The social climate of an organization is often viewed as a cause of stress. However, social climate is a relativistic concept, and "the social climate of an organization is whatever most of the people think it is." (Albrecht, 1979, p. 167) There are three factors that need to be examined when evaluating social climate. The first is the degree to which employees identify with or alienate themselves from the organization. Employee attitude surveys are an effective method of measuring this factor. Identification can be measured through employees pride in membership, and the extent to which they take initiative and offer constructive suggestions. Alienation can be detected by examining whether members openly criticize the organization, or the degree to which they oppose change. The second factor of organizational climate is the degree to which labor and management are polarized. One of the most effective ways of dealing with this problem is to make all levels of management more visible and accessible. Employees are less likely to criticize management who they see on a regular basis. The goal is to change to perception from "they" (the managers) to "we" (the members of the organization). The third factor is the perceived social norms of the organization. Social norms are abstract organizational values, such as trust, fairness, and respect. Interviews and questionnaires can be used to ascertain organizational social norms, but corrective action involves setting up management programs that clarify organizational values, and may involve replacing certain managers when necessary.

Quick and Quick (1984) suggest several diagnostic procedures for determining stress levels in organizations. Interviews allow in-depth probing, but they are time consuming and depend primarily on the listening skills of the interviewer. Questionnaires have the advantage of being able to process higher volumes of data, but they often lose the "flavor" or feel of the responses. Observational techniques (both medical and behavioral) can be either quantitative or qualitative. Quantitative techniques might involve gathering company records, such as the rates of absenteeism, tardiness, turnover, and production. Qualitative techniques involve observing workers for signs of stress-related behavior.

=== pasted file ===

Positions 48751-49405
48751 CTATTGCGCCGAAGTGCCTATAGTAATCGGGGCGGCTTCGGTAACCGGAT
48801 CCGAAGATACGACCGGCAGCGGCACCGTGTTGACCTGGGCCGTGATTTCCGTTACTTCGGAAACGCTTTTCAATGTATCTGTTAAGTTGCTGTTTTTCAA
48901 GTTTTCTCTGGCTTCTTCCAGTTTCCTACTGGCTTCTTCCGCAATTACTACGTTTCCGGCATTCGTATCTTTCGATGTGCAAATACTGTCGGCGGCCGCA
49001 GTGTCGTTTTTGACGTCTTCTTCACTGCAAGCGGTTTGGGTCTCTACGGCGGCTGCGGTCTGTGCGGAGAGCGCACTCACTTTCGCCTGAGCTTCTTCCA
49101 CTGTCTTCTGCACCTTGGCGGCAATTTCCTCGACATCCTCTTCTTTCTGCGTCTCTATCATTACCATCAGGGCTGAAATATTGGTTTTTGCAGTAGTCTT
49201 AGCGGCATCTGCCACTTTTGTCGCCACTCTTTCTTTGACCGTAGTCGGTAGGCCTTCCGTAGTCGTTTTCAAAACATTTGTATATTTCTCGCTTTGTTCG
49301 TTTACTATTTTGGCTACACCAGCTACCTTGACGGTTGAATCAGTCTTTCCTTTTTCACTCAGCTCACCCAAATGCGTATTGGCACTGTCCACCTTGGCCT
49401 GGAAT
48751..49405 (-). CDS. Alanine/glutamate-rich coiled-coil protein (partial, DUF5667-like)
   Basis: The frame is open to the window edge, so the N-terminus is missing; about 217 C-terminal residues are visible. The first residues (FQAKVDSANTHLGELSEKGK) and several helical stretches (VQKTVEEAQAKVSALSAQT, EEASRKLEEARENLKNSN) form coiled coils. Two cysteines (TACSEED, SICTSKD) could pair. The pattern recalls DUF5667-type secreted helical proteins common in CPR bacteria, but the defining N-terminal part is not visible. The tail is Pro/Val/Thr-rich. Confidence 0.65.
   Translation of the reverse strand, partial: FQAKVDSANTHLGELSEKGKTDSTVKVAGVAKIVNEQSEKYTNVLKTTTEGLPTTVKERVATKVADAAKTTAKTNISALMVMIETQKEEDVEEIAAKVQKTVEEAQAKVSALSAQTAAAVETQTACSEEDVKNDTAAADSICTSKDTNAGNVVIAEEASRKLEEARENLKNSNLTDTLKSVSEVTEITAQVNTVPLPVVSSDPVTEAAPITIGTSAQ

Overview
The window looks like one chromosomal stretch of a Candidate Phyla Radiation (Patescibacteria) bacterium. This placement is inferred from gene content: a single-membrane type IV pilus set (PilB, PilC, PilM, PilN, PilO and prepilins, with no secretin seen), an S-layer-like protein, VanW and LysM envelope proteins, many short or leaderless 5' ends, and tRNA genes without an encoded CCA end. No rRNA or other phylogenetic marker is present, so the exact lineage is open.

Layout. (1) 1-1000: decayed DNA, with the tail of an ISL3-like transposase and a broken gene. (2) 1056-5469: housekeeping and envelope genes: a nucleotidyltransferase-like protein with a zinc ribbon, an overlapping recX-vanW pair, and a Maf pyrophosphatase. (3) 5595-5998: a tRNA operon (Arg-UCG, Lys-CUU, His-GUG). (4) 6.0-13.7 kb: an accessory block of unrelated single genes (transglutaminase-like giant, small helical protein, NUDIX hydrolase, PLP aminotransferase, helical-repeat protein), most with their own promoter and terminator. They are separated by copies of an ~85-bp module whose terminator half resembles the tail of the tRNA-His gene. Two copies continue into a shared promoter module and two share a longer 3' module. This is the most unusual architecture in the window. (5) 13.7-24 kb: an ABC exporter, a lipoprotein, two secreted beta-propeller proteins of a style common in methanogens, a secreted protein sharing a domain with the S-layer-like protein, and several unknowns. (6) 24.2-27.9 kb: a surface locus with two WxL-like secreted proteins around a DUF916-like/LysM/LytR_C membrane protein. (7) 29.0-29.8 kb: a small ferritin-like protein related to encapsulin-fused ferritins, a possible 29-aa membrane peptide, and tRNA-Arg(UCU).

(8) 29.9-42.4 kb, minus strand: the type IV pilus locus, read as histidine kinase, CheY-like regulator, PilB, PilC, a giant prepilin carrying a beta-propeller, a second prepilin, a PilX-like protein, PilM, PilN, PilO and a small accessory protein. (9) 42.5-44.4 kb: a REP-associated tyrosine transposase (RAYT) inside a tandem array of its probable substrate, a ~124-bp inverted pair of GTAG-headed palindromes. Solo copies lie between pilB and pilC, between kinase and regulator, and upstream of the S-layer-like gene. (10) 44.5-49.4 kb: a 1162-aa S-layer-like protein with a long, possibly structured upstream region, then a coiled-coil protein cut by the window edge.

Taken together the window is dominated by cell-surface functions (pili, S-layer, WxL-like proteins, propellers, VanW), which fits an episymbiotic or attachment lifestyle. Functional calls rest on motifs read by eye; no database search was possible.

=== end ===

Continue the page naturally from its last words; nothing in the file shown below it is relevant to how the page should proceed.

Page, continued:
Job engineering and job redesign are recent concepts that attempt to minimize job-related stress. Job engineering takes into account the values and needs of the worker, as well as the production objectives of the organization. (Albrecht, 1979) It involves a six-step cyclical process, beginning with defining the job objectives. This initial step makes statements about "accomplishing something of recognized value." (p. 159) The second step is to define the job conditions. This step specifies the physical, social, and psychological characteristics of the job. The third step is to define the job processes, equipment, and materials. Processes are often presented in a flow chart to show the sequence of operations. The fourth step is to re-evaluate the design from the perspective of the worker, the goal being to achieve a balance between job satisfaction and performance. The fifth step is to test the job design. Employees often experience problems not anticipated by job engineers. The evaluation should look at the "total combination of person, equipment, materials, processes, and surroundings as an integrated whole, and you must measure both productivity and employee satisfaction before you can say the job is well designed." (p. 162) The sixth step involves the ongoing re-evaluation and redesign of the job. Employee attitudes and values change, and new technology provides alternatives to the status quo. Job engineering attempts to be sensitive to these changes, and to modify job descriptions as necessary.

Sevelius (1986) describes his experience implementing a wellness education program at a large manufacturing plant. Several successful techniques were used. Booklets on specific health subjects were place in "Take one" bins conveniently located around the plant. The booklets were positively received and increased employees awareness and knowledge. Campaigns were undertaken to highlight the specific themes in the booklets. Group lectures were tried and found to be ineffective because less than ten percent of the employees attended them. In addition, the lectures were video taped, but employees did not take the time to view them. Medical examinations generally did not reveal hidden illnesses, however, they were found to be of considerable value because they gave employees the opportunity of individual medical counseling. Sevelius suggests that peer support systems might also be successful in the workplace.


Albrecht, K. 1979. Stress and the Manager. Englewood Cliffs, NJ: Prentice-Hall.

Anderson, C. R., Hellriegel, D., and Slocum, J. W., Jr. 1977. "Managerial response to environmentally induced stress." Academy of Management Journal 20: 260-272.

Arnold, H. J., and Feldman. 1986. Organizational Behavior. New York: McGraw Hill.

Asahi News Service. 1990. "Japanes move quickly to fight job stress.". In the Minneapolis Star/Tribune. March 11, 1990.

Bhagat, R. S. 1983. "Effects of stressful life events on individual performance effectiveness and work adjustment processes within organizational settings: A research model." Academy of Management Review. 8(4): 660-671.

French, W. L.., Kast, F. E., and Rosenzweig, J. E. 1985. Understanding Human Behavior in Organizations. New York: Harper & Row.

Friedman, M., and Rosenman, R. 1974. Type A Behavior and Your Heart. New York: Knopf.

Genmill, G. R., and Heisler, W. J. 1972. "Fatalism as a factor in managerial job satisfaction, job strain, and mobility." Personnel Psychology 25: 241-250.